emma_in_dream: (lotr)
I've bought a tourer - one of those platform on wheels things that attaches to the back of the pram - and for the first time since Ruby was born we are properly mobile.

My plan was for Ruby to use the pram but Pearl did not concur. She demanded the pram, partly because she resisted being ousted as the baby and partly because of her relapse in her hypotonia.

Since Pearl was hit by the car, she has refused point blank to walk outside. (Fair enough). But pushing her about as extra cargo on top of the pram was really doing my back in.

The solution: the tourer! She feels very safe as she is literally between my arms and it is a lot easier to push. For the first time in months we have been able to go for little walks for pleasure.
emma_in_dream: (bobby)
I am feeling much more isolated with Ruby than I did with Pearl. Perhaps this is because when I had Pearl I used to phone people while I fed her (for interminable hours).

Whereas this go around I spend the time while I am feeding Ruby repeating ‘don’t hug her head, don’t touch her eyes, leave her alone while she feeds’ and encouraging Pearl to play with her toys or listen to a book.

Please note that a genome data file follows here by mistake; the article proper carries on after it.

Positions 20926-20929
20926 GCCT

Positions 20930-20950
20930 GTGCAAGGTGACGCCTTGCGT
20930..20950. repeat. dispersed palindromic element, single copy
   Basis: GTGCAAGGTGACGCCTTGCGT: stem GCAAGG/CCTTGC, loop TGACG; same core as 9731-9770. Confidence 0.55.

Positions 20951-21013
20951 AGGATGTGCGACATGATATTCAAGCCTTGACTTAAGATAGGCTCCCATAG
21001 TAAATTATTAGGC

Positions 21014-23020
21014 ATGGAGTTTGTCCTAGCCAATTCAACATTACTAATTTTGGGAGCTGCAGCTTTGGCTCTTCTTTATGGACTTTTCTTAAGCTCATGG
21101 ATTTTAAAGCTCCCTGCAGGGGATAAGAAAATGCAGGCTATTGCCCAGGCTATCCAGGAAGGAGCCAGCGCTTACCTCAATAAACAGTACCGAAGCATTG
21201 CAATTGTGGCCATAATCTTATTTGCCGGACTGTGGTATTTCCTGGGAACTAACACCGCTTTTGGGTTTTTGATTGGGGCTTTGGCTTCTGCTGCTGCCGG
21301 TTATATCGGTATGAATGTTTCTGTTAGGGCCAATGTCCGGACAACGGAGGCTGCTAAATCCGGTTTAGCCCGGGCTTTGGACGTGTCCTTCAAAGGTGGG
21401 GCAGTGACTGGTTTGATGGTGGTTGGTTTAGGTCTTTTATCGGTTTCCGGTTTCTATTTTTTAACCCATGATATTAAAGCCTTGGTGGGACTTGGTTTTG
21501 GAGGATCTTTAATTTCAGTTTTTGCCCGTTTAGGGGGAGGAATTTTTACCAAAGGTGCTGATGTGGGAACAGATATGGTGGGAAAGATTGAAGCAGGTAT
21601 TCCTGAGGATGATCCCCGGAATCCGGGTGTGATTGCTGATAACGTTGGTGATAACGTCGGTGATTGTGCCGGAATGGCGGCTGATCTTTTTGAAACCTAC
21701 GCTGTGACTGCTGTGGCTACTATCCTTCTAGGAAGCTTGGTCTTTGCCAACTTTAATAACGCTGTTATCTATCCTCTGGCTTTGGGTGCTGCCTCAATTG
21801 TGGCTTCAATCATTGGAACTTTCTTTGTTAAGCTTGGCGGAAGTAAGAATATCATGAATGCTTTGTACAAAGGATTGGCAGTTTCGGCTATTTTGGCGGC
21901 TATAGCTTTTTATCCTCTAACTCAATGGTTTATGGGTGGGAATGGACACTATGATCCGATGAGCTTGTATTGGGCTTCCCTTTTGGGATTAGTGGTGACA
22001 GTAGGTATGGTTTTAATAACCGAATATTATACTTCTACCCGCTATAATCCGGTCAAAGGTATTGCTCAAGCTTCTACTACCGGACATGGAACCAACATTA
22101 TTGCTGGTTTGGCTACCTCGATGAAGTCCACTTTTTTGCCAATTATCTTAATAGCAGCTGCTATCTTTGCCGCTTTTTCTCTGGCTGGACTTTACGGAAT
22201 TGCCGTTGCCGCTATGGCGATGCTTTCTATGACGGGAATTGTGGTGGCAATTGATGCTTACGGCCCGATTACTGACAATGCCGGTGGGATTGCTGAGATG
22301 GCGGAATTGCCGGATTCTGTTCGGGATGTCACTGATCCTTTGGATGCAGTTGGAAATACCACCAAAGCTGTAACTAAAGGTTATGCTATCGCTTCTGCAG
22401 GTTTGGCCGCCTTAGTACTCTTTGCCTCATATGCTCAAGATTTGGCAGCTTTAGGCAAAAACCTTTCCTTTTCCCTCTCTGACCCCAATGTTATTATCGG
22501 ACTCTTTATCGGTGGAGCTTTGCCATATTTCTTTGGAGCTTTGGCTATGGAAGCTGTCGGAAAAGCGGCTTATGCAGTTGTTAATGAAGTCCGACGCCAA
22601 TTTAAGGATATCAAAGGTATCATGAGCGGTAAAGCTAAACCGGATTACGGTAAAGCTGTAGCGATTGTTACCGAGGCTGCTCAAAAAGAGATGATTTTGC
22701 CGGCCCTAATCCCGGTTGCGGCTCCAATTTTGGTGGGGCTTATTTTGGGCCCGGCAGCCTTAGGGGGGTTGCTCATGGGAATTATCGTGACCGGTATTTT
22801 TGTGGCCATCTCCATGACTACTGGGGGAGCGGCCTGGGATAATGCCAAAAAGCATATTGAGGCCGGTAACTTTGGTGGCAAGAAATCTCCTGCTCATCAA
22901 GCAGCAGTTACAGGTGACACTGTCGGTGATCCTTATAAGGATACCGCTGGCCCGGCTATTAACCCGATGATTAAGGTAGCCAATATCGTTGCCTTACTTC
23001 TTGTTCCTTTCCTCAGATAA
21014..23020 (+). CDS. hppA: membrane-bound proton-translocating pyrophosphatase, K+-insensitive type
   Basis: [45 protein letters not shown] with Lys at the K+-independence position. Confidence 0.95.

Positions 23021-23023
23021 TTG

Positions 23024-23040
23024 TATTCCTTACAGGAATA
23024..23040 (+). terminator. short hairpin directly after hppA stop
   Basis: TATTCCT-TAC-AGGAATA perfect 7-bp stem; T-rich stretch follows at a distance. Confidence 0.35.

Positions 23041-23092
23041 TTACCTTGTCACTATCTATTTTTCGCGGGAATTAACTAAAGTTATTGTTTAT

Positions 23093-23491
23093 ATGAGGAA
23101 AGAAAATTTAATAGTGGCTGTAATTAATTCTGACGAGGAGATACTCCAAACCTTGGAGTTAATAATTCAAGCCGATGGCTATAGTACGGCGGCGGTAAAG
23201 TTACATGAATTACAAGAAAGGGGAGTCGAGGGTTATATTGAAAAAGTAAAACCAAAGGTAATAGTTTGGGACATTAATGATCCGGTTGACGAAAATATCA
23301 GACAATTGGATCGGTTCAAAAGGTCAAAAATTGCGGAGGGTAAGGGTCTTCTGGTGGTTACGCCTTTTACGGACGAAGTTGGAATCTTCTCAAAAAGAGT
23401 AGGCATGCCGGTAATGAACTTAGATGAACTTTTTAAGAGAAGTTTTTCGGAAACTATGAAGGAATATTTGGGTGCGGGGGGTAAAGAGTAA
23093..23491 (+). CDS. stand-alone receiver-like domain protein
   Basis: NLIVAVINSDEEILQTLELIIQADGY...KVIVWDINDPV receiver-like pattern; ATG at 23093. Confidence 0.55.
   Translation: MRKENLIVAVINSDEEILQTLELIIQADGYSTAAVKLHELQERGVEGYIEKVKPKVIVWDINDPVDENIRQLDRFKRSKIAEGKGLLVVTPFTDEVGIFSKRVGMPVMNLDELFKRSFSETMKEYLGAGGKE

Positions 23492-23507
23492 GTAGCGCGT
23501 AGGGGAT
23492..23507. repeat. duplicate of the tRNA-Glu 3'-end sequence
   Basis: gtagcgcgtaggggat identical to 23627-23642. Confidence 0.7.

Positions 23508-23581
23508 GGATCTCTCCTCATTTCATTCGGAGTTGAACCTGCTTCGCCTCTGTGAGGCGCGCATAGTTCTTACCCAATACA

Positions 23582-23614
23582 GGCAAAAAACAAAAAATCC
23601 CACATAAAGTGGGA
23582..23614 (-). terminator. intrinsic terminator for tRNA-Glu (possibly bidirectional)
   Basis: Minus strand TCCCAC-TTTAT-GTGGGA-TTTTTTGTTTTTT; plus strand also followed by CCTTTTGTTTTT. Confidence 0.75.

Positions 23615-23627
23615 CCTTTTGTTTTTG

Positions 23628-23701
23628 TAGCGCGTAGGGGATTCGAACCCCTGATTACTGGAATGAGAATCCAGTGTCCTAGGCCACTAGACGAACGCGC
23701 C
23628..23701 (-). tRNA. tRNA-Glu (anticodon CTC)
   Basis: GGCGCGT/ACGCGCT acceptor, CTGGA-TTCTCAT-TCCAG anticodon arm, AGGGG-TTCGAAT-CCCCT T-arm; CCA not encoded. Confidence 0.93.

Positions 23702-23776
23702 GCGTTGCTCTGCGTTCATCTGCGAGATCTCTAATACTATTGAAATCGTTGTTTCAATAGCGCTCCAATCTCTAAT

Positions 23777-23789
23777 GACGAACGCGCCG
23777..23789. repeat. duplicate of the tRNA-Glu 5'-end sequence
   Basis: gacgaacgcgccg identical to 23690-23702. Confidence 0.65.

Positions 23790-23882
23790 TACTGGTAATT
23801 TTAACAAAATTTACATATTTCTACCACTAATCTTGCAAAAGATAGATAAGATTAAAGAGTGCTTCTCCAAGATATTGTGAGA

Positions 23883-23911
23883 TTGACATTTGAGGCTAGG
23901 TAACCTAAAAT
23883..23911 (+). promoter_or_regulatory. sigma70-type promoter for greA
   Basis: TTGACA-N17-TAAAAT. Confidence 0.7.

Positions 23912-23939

Today, for instance, my adult conversations consisted of one two minute phone call to Huckle, one to Fe and one to my mother. All were interrupted by some domestic emergency. I really want to talk to grown up people.
emma_in_dream: (Default)
I had Pearl in a private hospital and Ruby in the public system (having spent the cost of the birth on upgrading my car). I’d have to say I preferred the private system but not because the quality of care was better.

I did not like the way I saw a different doctor literally every single time I went to the public hospital. It meant I had to repeat myself over and over, and also I had to be a lot more vigilant in monitoring my own condition. (On the other hand, I was not pleased with my doctor in the private system who saw me regularly and yet failed to note that my problem with my feet was severe).

The main thing that I really didn’t like was sharing a room in the hospital. Sharing a room with one crying newborn is difficult enough. Sharing with two... far more than twice as bad.

The woman I was sharing with apparently had a cultural tradition that women do nothing for weeks after having the child other than feed him or her when he or she is brought in. This worked fine during the day when she was surrounded by hoards of her family. It worked really really badly at night when she had long fights with the midwife about whose role it was to pick the child up while I lay there literally biting my lips to stop myself from leaping up and saying that OK, I would feed the baby rather than leave the poor boy to cry for hours on end. Sharing with her was so horrible that I spent the last night in the lounge, sleeping on a couch rather than listening to a distressed, uncomforted child.

In short, I’d say going with the private system was worth it** if only for the sake of having a private room and being able to stay in for longer. (I got to board at the private hospital so I could stay for as long as Pearl was in; in the public system I got bounced out of King Edwards on the day I gave birth and was transferred to another hospital by taxi.)